The legal constitutional protections against government. Are formally set down in the Bill of Rights, the courts.intepret their meaning.
Bill of Rights
The first 10 amendments to the Constitution
The constitutional amendment that establishes the four great liberties: freedom of the press, of speech, of religion, and of assembly.
due process clause
14th amendment clause stating that no state may deprive a person of life, liberty, or property
the legal concept under which the Supreme Court has nationalized the Bill of Rights by making most of its provisions applicable to the states through the fourteenth amendment
Clause in the First Amendment that says the government may not establish an official religion.
free exercise clause
a first amendment provision that prohibits government from interfering with the practice of religion
A government preventing material from being published. This is a common method of limiting the press in some nations, but it is usually unconstitutional in the United States, according to the First Amendment and as confirmed in the 1931 Supreme Court case of Near v. Minnesota.
false and defamatory printed statement
nonverbal communication, such as burning a flag or wearing an armband.
communication in the form of advertising. It can be restricted more than many other types of speech but has been receiving increased protection from the Supreme Court.
The situation occurring when the police have reason to believe that a person should be arrested. In making the arrest, police are allowed legally to search for and seize incriminating evidence.
unreasonable searches and seizures
obtaining evidence in a haphazard or random manner, a practice prohibited by the fourth amendment.
a warrant authorizing law enforcement officials to search for objects or people involved in the commission of a crime and to produce them in court
the rule that evidence, no matter how incriminating, cannot be introduced into a trial if it was not constitutionally obtained. The rule prohibits use of evidence obtained through unreasonable search and seizure.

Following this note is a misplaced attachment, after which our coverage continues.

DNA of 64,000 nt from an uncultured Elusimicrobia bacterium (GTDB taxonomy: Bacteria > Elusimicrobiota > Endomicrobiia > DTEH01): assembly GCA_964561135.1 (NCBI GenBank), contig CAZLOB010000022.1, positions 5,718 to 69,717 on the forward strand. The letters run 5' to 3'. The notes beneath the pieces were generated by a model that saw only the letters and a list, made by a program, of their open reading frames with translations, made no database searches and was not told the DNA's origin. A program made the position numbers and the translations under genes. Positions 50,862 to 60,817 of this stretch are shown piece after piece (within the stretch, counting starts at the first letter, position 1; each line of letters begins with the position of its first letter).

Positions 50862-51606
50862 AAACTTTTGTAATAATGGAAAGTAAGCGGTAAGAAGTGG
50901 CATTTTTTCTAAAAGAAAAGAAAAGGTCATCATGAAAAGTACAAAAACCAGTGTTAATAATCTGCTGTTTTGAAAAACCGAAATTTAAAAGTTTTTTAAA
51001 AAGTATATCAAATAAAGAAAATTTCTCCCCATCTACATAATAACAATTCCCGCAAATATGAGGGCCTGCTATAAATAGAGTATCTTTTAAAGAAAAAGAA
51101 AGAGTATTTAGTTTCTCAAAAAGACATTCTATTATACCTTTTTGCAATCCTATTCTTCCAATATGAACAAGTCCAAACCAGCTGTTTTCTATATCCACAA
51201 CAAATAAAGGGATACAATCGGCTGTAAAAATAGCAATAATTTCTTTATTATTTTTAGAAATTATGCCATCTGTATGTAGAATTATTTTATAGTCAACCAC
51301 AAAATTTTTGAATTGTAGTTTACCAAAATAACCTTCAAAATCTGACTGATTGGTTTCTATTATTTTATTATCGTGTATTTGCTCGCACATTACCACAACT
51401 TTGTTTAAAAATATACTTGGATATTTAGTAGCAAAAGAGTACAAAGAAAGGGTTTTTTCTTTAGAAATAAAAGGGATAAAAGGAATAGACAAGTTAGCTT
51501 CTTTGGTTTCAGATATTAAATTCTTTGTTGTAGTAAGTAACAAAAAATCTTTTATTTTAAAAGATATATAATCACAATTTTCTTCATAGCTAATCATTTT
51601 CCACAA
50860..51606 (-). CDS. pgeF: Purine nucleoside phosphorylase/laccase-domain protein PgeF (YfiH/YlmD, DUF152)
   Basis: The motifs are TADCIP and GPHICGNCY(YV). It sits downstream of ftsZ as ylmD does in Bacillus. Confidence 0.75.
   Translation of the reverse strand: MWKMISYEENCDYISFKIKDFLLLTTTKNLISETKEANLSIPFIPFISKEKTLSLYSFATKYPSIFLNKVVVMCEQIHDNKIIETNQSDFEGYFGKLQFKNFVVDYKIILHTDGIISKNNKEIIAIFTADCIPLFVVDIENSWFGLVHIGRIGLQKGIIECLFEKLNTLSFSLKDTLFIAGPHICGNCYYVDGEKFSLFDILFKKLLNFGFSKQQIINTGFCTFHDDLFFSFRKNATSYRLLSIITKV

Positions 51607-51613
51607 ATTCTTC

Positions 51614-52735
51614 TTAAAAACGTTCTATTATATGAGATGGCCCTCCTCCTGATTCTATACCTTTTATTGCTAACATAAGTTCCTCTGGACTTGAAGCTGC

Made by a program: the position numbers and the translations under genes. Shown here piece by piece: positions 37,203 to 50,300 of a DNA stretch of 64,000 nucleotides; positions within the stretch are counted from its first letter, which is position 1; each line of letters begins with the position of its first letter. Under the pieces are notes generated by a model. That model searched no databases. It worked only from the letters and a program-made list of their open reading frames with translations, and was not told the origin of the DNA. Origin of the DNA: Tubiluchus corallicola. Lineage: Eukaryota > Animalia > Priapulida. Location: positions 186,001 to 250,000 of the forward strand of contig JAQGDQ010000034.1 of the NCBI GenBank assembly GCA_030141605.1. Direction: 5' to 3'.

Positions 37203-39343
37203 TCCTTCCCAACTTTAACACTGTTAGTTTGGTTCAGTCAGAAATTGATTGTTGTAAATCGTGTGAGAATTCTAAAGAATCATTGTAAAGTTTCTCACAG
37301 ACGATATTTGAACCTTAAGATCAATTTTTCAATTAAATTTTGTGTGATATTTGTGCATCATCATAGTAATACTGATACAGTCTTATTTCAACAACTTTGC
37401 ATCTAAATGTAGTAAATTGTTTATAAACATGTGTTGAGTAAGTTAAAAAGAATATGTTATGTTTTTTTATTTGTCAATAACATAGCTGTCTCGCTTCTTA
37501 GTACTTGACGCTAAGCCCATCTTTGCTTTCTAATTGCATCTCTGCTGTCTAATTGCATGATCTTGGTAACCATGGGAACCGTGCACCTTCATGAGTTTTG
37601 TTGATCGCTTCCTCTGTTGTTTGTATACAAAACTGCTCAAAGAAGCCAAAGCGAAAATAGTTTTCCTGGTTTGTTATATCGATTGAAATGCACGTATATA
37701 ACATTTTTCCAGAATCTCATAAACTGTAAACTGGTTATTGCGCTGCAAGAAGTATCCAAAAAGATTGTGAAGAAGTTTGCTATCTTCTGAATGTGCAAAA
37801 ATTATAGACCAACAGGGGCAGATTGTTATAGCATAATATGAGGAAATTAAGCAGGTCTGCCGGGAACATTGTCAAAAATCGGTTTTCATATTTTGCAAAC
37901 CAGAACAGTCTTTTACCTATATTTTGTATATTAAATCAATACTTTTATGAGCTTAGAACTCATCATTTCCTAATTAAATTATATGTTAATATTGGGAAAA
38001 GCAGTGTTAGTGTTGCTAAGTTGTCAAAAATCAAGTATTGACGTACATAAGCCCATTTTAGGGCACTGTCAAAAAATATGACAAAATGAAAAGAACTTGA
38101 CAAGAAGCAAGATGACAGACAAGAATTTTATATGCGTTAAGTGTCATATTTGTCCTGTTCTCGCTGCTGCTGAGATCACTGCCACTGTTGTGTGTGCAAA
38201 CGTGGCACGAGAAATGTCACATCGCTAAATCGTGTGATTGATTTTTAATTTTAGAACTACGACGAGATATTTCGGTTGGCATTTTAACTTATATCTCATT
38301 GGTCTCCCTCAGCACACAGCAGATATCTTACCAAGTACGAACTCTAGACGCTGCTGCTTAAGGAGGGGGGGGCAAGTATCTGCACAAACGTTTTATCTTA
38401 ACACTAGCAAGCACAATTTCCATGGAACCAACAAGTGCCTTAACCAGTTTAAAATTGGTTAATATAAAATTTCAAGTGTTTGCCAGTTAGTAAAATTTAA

the constitutional amendment designed to protect the rights of persons accused of crimes, including protection against double jeopardy, self-incrimination, and punishment without the due process of law.
the situation occurring when an individual accused of a crime is compelled to be a witness against himself or herself in court. The Fifth Amendment forbids self-incrimination.
the constitutional amendment designed to protect individuals accused of crimes. It includes the right to counsel, the right to confront witnesses, and the right to a speedy and public trial.
a bargain struck between the defendant's lawyer and the prosecutor to the effect that the defendant will plead guilty to a lesser crime (or fewer crimes) in exchange for the state's promise not to prosecute the defendant for a more serious (or additional) crime.
the constitutional amendment that forbids cruel and unusual punishment, although it does not define this phrase. Through the fourteenth amendment, this bill of rights provision applies to the states.
cruel and unusual punishment
court sentences prohibited by the eighth amendment. Although the Supreme Court has ruled that mandatory death sentences for certain offenses are unconstitutional, it has not held that the death penalty itself constitutes cruel and unusual punishment.
right to privacy
The right to a private personal life free from the intrusion of government.